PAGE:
Participation: key to the creation of new farming systems

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A new journal article presents a methodology for the co-design and adoption of climate-smart practices through an innovation platform.

With the challenges that climate change has brought to agriculture, climate-smart agriculture (CSA)a possible solutionhas seen the need to build innovative farming systems favoring synergies between adaptation, mitigation and sustainable increase in productivity. 

Building spaces that promote interaction among farmers and the actors that support farming systems, becomes one of the key points to facilitate change and make innovation possible through participatory processes that allow them to design and adopt practices that can address climate change.

In a new journal article, researchers from the CGIAR Research Program on Climate Change, Agriculture and Food Security (CCAFS), present a new methodology to co-design farming systems with key actors that allow them to reach a higher scale. This article is based on the lessons learnt during a participatory research carried out in Honduras and Colombia funded by CCAFS, Fontagro and the Agropolis Fondation.

This new method consists of seven steps to get involved in a process of co-designing climate-smart farming systems that could allow implementation at scale:

Step 1 - Exploration of the initial situation Identifies local stakeholders potentially interested in being involved in the process, existing farming systems, and specific constraints to the implementation of climate-smart agriculture
Step 2 – Co-definition of an innovation platform Defines the structure and the rules of functioning for a platform favoring the involvement of local stakeholders in the process
Step 3 - Shared diagnosis Defines the main challenges to be solved by the innovation platform
Step 4 - Identification and ex ante assessment of new farming systems Assess the potential performances of solutions prioritized by the members of the innovation platform under CSA pillars
Step 5 - Experimentation Tests the prioritized solutions on-farm
Step 6 - Assessment of the co-design process of climate-smart farming systems Validates the ability of the process to reach its initial objectives, particularly in terms of new farming systems but also in terms of capacity building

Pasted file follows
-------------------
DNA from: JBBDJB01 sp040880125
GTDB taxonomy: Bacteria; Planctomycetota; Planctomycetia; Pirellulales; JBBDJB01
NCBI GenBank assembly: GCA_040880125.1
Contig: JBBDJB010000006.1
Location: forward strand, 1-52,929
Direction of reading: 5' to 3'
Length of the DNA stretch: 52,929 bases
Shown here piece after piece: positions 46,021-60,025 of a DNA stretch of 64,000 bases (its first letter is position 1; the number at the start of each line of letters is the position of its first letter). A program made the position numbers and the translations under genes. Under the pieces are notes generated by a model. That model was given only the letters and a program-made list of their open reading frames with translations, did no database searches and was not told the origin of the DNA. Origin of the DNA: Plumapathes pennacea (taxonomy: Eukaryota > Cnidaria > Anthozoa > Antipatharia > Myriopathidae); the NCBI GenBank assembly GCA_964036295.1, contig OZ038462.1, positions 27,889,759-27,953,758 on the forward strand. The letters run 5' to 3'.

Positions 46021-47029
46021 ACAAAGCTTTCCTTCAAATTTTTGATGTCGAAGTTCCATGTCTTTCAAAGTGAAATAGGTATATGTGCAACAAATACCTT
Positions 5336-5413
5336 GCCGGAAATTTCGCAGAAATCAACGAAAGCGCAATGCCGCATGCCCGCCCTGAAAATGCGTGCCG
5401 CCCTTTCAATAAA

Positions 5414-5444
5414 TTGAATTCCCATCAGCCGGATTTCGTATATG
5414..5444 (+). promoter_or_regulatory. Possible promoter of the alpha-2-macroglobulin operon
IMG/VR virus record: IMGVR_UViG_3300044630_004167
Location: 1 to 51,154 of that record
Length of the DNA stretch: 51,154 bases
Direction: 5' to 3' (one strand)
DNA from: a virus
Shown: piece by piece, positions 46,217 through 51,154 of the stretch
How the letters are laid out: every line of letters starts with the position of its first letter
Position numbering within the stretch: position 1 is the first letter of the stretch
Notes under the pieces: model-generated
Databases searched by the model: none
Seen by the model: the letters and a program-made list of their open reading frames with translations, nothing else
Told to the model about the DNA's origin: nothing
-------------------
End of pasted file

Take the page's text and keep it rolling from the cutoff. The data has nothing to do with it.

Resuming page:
Step 7 - Definition of strategies for scaling up/out Addresses the scaling of the co-design process

This methodology will allow farmers to co-design and adopt CSA farming systems in order to address the effects of climate change through an open innovation platform. This involves defining participatory cropping and livestock systems and including them in their farms with the associated management practices. At the same time, it seeks to address the specification of a process intended to design climate-smart farming systems by reducing the trade-offs between the three pillars of CSA.

“Such trade-offs may arise at the farm level when prioritizing practices address one pillar and not the others'' (Torquebiau et al. 2018). They may also arise at different steps of the production and transformation process when good CSA practices are applied without considering emissions that may occur when transforming such products. "These trade-offs may also occur at the agroecosystem level when, for example, the decrease in GHG emissions is made at the expense of other environmental impacts”, explains Nadine Andrieu, the lead author of the article.

Conclusions

The co-design of climate-smart farming systems requires technical changes and changes to the institutional environment, since everything is part of a multidimensional and complex process that requires a participatory approach and systems where the innovation platform becomes the core of the process. In this platform, it’s necessary to be clear about the key actors that comprise it, their roles and the commonly agreed objectives.

“Generating local and scientific knowledge is a key factor to identify appropriate solutions to tackle climate change, ensure that the process is on the right track, and convince new stakeholders of scaling out/up their results”, concludes Nadine Andrieu.

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